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  • greenish colour, so that they offer no attractions to insect visitors and their form is correspondingly regular.

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  • Soc., 1890, 48, 342) has demonstrated that it is quite unnecessary to assume either the directive force of Weber, the permanent set of Maxwell, or any kind of frictional resistance, the forces by which the molecular magnets are constrained being simply those due to their own mutual attractions and repulsions.

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  • Vespucci's narrative is, however, suspected of being apocryphal (see Vespucci, Amerigo) The poor and barbarous tribes of Brazil, and their country, the mineral riches of which were not immediately discovered, offered but few attractions to a government into the coffers of which the wealth of India and Africa was flowing.

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  • This grand old palace has other attractions besides the beauty of its architecture, for its interior is lined with works of art.

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  • Finally, in a celebrated memoir, Theorie des attractions des spheroides et de la figure des planetes, published in 1785 among the Paris Memoirs for the year 1782, although written after the treatise of 1784, Laplace treated exhaustively the general problem of the attraction of any spheroid upon a particle situated outside or upon its surface.

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  • The expressions designated by Dr Whewell, Laplace's coefficients (see Spherical Harmonics) were definitely introduced in the memoir of 1785 on attractions above referred to.

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  • In the figure of the earth, the theory of attractions, and the sciences of electricity and magnetism this powerful calculus occupies a prominent place.

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  • Separatism was non-existent, for the cogent reason that there was no point toward which a new irredenta could gravitate: the Habsburg cause had no adherents, save a few discredited traitors who congregated in Graz and Vienna: and communism, which was quite alien to an agrarian and peasant-owned State, owed its passing success to the aftermath of war and the blunders of the middle class rather than to its own attractions.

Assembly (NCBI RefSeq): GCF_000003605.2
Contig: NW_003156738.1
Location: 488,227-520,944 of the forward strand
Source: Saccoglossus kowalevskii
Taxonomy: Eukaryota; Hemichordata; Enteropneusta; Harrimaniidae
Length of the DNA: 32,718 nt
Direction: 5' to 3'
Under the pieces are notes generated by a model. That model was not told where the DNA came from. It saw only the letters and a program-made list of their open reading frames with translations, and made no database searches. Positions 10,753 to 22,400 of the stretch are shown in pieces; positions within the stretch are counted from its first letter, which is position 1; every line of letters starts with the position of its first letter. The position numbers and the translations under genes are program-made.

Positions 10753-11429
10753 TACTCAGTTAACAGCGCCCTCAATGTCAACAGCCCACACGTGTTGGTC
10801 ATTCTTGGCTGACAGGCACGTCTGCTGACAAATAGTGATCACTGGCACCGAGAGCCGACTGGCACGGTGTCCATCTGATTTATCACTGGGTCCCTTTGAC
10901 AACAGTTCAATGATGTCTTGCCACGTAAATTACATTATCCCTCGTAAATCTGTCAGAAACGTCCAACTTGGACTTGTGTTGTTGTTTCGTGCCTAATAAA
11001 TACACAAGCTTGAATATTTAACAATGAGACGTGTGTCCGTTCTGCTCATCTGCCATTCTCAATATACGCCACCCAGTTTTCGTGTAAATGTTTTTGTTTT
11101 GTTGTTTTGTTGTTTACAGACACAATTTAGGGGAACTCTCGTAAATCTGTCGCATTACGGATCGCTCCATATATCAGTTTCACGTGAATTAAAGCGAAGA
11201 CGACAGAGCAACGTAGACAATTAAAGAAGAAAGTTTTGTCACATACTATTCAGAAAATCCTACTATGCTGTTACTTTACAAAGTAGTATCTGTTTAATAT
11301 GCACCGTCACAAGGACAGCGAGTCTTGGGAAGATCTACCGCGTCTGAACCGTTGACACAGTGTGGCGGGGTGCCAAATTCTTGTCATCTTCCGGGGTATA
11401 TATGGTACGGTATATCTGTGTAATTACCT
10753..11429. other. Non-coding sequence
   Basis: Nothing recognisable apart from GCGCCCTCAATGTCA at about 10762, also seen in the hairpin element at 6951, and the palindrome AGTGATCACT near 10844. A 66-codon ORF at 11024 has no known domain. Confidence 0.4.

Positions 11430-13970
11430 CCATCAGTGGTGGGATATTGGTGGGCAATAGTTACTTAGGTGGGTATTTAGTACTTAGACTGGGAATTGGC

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  • Passages in his poem attest his familiarity with the pomp and luxury of city life, with the attractions of the public games and with the pageantry of great military spectacles.

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  • Barlow's principal works are - Elementary Investigation of the Theory of Numbers 0810; New Mathematical and Philosophical Dictionary (1814); Essay on Magnetic Attractions (1820).

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  • It may be noted, however, as a general condition that the native towns and villages of Tunisia, where they have not been spoiled by the shocking tastelessness of Mediterranean Europe, are exceedingly picturesque, and offer exceptional attractions to the painter.

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  • Wembley adjoins Sudbury on the east; the district is residential, but lacks natural attractions except in the case of Wembley Park, a pleasant wooded recreation ground, owned by a company.

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  • In summer Ardglass is a frequented resort of visitors; good bathing and a golf links contribute to its attractions.

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  • Yet no social attractions or successes diverted him from his devotion to his profession, the welfare of his brethren in art or of the Royal Academy.